I came across Vladimir’s work online not too long ago, and immediately wanted to connect and feature him. For me, his work is what I equate with a “play on words,” though he explains it much more eloquently. Enjoy!
Were you creative as a child? If so, how have you evolved through the years? Did anyone encourage you, especially?
I grew up in a family with high cultural values. At the time of my childhood, Russia was still behind an iron curtain and the only way to see exotic and unusual places was by traveling in my own imagination. Books that provoked such imagination were always on my family bookshelves. I grew exotic plants from seeds and cuttings only to travel with them to their native countries.
I attended an art school when I was 7, and was very lucky with my first art teacher who did not suppress imagination, and allowed certain freedom in his student’s creative flow. His stories about the greatest artists told while we were painting, left a deep impact in my memory. When I was 12, my father and I stood in a mile long line of people to see the "underground" exhibition of younger and progressive artists in Moscow, which was in many ways a fresh wind amidst the stagnation of socialist realism. No doubt it influenced me greatly on the course of my art and overall thinking.
I started to draw and paint when I was 3 years old (differently than other kids), and I liked to sit on my father's lap, interactively drawing and coloring after him: here is the man walking with the stick, over there is a car passing by....
My relatives said that the artistic gene was inherited from my father's line: my great grandma had attended the art academy...
After 10 years at the art school, I entered the Moscow school of Art and Design, but was conscripted to Russian army after the first year. During the 2-year stint in Russian army, I was mostly employed by my commander to paint large paintings for various purposes. Some of them were patriotic scenes and some allowed certain artistic freedom. The spirit of freedom was in the air, and I included some fantastic elements into the military scenes. In one of the large paintings, I placed a military antenna and other equipment onto an iceberg. It looked very romantic and the commanders liked it. In any case, it was an excellent training and everyday exercise of my artistic skills.
In art school, I became acquainted with the works of great artists of the Renaissance, famous Impressionists, and Modern artists. Here, I was fortunate to have teachers who did not attempt to squeeze me into the “Procrustean Bed” of academism, but rather, encouraged freedom of creativity. It was a time of a new generation not influenced by the rigorous spirit of orthodox Russian realism. The process of a new understanding of aesthetics was underway in Russia and the West, freeing artists from the labels: realist and idealist. I got a supply of inexhaustible inspiration for my early works and painted my first surrealistic picture.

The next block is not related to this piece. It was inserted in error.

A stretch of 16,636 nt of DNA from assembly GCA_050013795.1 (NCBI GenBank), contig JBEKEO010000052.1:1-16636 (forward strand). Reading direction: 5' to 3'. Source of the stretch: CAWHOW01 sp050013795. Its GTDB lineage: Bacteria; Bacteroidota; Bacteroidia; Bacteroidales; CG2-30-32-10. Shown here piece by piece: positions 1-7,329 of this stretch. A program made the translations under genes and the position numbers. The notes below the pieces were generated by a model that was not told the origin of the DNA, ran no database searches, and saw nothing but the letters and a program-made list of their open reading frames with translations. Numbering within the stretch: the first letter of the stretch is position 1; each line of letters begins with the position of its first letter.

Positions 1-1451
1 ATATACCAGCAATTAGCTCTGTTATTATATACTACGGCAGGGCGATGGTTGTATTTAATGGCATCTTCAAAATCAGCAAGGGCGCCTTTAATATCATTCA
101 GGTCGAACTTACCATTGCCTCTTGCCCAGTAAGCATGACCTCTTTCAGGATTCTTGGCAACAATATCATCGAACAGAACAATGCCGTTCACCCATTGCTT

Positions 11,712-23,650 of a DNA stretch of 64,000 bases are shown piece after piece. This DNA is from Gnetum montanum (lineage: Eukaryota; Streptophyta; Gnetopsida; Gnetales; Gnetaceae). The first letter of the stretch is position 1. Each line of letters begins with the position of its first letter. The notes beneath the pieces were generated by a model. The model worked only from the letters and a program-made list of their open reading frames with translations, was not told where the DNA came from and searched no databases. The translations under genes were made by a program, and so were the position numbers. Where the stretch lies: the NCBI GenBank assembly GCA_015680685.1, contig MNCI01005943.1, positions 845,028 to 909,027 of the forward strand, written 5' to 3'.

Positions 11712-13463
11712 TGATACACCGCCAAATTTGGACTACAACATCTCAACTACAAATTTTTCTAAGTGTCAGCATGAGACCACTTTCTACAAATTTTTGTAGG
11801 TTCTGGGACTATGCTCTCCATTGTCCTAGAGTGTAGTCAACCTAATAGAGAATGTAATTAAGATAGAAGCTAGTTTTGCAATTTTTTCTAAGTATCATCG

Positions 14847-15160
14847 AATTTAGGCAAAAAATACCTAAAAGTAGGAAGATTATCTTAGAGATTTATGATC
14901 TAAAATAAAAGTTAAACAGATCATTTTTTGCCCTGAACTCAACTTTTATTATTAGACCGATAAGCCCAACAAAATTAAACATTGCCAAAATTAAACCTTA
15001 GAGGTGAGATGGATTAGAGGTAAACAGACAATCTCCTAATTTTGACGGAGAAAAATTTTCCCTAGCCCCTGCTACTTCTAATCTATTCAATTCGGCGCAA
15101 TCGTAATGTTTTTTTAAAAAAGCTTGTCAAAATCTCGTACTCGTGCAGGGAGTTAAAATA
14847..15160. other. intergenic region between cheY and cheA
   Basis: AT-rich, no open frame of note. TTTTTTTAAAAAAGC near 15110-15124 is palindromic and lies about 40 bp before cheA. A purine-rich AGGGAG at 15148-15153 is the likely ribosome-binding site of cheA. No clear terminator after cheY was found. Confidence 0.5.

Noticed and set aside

Many connect surrealism with Salvador Dali. Most of Dali’s work was expressed in distortion, created in a time of wars, crisis and nuclear threat that imposed a “troubling sheen” and gloomy character on the surrealist movement.
In contrast, for the first time in art history, I have introduced a fresh, positive side of surrealism, expressed in an unexpected and original form that is in deep harmony with nature. Instead of distortion, common to surrealism, my work reveals hidden or internal similarities of realistic objects “unusually” connected. In other words, I attire the romantic side with the surrealistic overview of the world.
This difference between “traditional” surrealism and my style, “Metaphorical Realism,” is significant. My style implies the possibility of truthful depiction of the material world and combines with it my own vision of cultural world traditions and mythology.
What inspires you most?
To reflect the world in the mirror of the metaphor — this is my goal. Metaphor does not only belong to linguistic communication, but can also be found in our daily life. Metaphor is the means of communication that we live by. First of all, the metaphor is aimed at the viewer's feelings and subconscious. It gives full rein to imagination, as it is the imagination that creates the connections between two seemingly different things. “Imagination is more important than knowledge. Knowledge has its limitations, while imagination has no limits.” ~Albert Einstein
Metaphor leaves the mind open to grasp onto the hidden likeness of things and events. And the more distant these things are, the greater the effect. The unexpectedness of the connection and sudden insight, which takes your breath away, is the true measure of the painting's value. Different from art that leaves us in speechless admiration (realism), or suggests we solve a puzzle made of symbols (abstract art), metaphorical art challenges our subconscious with the symbolism of artifacts. Any metaphor has its own story to tell. Metaphor “sees” through centuries, unveiling the images of the world and connecting notions created by civilization. At the same time, metaphor can easily reflect the complexities of our modern life, with its ambiguity and contradictions. My mission is to find a metaphorical “parallel” for every side of real life. The element of unexpectedness will shake up the viewer and awaken his artistic nature.